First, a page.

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'At The Table': Embracing ethnic diversity in accessing eating disorder treatment

Mazella Fuller
Dr Mazella Fuller

Clinical Associate on staff at the Counseling and Psychological Services of Duke University

Charlynn Small
Dr Charlynn Small

Assistant Director for Health Promotions at the University of Richmond’s Counselling and Psychological Services in Virginia

Sheryllin Mcneil.png
Dr Sheryllin McNeil

Consultant Clinical Psychologist

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Valentina Cardi


Beat - transparent logo
Victoria Adeniji-West


If you want to show me that your service is for me, you’ve got to make me a space at the table with my name on it” (Expert by Minority ED Experience)

We know that ED has an image problem. It has gotten itself a reputation as a White middle/upper class phenomenon. But that is unsurprising given it’s conceptualisation from a Eurocentric biased framework. This framework has informed the research literature, clinical training and interventions and has shaped the very structure of the organisational platforms from which clinicians deliver services.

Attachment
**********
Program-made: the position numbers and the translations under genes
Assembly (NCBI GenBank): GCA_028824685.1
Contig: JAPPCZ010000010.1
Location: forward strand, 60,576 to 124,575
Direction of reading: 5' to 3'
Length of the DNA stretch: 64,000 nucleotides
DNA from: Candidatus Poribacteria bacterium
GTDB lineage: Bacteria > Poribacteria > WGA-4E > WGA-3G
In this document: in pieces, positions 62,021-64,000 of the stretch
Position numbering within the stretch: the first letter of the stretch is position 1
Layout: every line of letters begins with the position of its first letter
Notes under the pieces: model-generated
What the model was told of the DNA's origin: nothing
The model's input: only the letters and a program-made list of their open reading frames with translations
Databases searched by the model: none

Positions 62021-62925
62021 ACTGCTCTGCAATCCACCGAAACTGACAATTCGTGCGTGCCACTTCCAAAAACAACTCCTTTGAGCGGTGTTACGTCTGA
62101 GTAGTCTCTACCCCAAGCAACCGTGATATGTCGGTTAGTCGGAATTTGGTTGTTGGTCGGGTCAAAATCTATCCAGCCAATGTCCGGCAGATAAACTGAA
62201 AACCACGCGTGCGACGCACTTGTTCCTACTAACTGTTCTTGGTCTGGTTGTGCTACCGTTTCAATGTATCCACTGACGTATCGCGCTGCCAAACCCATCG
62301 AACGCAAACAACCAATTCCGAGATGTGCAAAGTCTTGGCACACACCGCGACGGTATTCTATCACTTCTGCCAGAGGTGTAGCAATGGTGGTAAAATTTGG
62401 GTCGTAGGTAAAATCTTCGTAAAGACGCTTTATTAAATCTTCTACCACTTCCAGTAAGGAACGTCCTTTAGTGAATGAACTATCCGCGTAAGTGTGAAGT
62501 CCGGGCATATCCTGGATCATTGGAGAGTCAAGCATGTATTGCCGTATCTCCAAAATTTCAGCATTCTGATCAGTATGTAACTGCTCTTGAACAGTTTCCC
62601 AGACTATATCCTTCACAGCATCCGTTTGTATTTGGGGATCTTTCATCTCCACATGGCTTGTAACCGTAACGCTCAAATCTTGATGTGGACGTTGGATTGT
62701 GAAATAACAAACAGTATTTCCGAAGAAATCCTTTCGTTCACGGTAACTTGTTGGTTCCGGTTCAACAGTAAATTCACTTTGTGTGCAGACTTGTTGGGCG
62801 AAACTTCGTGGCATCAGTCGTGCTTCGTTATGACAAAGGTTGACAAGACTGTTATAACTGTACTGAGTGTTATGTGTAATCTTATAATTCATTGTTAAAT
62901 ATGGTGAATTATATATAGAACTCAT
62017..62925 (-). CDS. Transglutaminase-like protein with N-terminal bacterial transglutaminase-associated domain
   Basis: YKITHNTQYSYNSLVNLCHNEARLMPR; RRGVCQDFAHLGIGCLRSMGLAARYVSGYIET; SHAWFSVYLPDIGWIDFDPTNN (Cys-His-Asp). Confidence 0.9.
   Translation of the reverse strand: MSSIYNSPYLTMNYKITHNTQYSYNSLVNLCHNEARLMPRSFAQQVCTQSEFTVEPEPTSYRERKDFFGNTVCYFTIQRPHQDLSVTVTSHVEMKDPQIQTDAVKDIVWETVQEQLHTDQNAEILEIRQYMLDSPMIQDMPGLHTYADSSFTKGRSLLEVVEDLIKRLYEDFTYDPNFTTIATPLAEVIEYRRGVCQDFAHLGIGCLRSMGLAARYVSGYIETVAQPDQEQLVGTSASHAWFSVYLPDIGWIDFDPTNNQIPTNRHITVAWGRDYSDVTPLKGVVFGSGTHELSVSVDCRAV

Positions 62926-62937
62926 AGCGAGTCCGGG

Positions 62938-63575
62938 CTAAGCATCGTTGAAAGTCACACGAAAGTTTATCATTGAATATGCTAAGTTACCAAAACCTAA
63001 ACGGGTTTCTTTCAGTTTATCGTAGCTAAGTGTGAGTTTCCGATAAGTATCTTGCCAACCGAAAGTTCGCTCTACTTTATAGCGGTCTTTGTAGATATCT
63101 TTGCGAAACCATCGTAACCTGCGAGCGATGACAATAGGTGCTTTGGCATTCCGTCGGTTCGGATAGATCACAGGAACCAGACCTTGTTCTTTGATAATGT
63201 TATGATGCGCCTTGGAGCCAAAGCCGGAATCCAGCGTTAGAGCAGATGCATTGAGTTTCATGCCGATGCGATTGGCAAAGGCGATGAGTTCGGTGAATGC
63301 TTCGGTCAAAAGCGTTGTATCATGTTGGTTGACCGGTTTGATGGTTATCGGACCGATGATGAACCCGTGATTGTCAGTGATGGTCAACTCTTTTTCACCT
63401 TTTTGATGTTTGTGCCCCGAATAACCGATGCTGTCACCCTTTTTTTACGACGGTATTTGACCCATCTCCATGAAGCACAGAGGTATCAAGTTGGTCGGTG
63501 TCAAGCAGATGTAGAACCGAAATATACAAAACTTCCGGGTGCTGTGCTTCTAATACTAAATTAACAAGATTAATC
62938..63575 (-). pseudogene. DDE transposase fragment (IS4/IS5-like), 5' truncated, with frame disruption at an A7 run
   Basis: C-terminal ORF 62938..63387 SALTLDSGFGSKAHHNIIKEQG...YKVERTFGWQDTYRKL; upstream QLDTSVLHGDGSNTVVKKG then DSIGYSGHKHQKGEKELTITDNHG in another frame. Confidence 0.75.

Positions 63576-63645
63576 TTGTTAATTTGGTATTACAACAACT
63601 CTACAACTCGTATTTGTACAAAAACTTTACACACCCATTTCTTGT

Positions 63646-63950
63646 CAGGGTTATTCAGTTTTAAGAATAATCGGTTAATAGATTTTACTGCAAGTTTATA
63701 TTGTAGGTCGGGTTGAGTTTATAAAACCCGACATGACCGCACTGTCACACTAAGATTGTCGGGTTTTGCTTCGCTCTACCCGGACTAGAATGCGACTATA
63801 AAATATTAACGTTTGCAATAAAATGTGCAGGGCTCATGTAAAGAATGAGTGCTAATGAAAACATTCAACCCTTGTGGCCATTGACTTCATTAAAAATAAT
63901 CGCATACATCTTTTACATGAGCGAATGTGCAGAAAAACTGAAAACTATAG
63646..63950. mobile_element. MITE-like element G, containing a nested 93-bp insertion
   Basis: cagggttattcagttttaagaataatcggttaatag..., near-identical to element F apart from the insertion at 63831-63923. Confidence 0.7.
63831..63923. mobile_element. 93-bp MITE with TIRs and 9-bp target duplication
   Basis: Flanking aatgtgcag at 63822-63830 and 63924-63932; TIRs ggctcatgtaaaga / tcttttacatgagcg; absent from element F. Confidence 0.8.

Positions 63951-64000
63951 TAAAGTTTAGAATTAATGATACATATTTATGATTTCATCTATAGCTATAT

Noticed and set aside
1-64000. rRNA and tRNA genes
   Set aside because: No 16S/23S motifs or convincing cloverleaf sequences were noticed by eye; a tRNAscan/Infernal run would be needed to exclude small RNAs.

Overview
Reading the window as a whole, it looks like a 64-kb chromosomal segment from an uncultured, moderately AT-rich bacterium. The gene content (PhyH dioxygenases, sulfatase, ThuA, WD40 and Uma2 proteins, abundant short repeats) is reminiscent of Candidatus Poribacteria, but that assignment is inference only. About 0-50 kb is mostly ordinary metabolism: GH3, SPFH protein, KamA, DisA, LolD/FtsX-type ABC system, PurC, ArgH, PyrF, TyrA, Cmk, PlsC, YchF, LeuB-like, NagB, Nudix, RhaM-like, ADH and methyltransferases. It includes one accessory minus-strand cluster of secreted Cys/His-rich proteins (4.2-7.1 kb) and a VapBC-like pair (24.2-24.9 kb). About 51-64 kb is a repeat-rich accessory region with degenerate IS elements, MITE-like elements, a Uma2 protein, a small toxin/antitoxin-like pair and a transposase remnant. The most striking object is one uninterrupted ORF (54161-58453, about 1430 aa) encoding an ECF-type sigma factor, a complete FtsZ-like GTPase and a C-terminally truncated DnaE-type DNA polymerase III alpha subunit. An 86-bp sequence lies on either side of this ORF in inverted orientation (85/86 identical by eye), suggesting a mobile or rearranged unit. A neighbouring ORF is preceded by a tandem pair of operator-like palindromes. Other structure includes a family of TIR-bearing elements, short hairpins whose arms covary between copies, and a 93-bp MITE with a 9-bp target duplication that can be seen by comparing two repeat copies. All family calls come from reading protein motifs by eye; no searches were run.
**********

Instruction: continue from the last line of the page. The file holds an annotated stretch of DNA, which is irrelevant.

For years this has created gaps in service delivery for ethnic minorities, largely labelled as ‘hard to reach’ or simply not affected by Eating Disorders ‘in the same way. However, recent NHS data tells a different story, with a sharp rise in the number ED admissions in Black, Asian and Minority Ethnic (BAME) populations, highlighting probable failings of services at critical stages. It’s a opportune time to do more that recognise the problem. People are ‘hungry’ for change and it’s high time we made a space ‘at the table’.

Join us for our virtual round table, as we discuss the issues and consider how to move forward in making our service truly inclusive and accessible and relatable to all.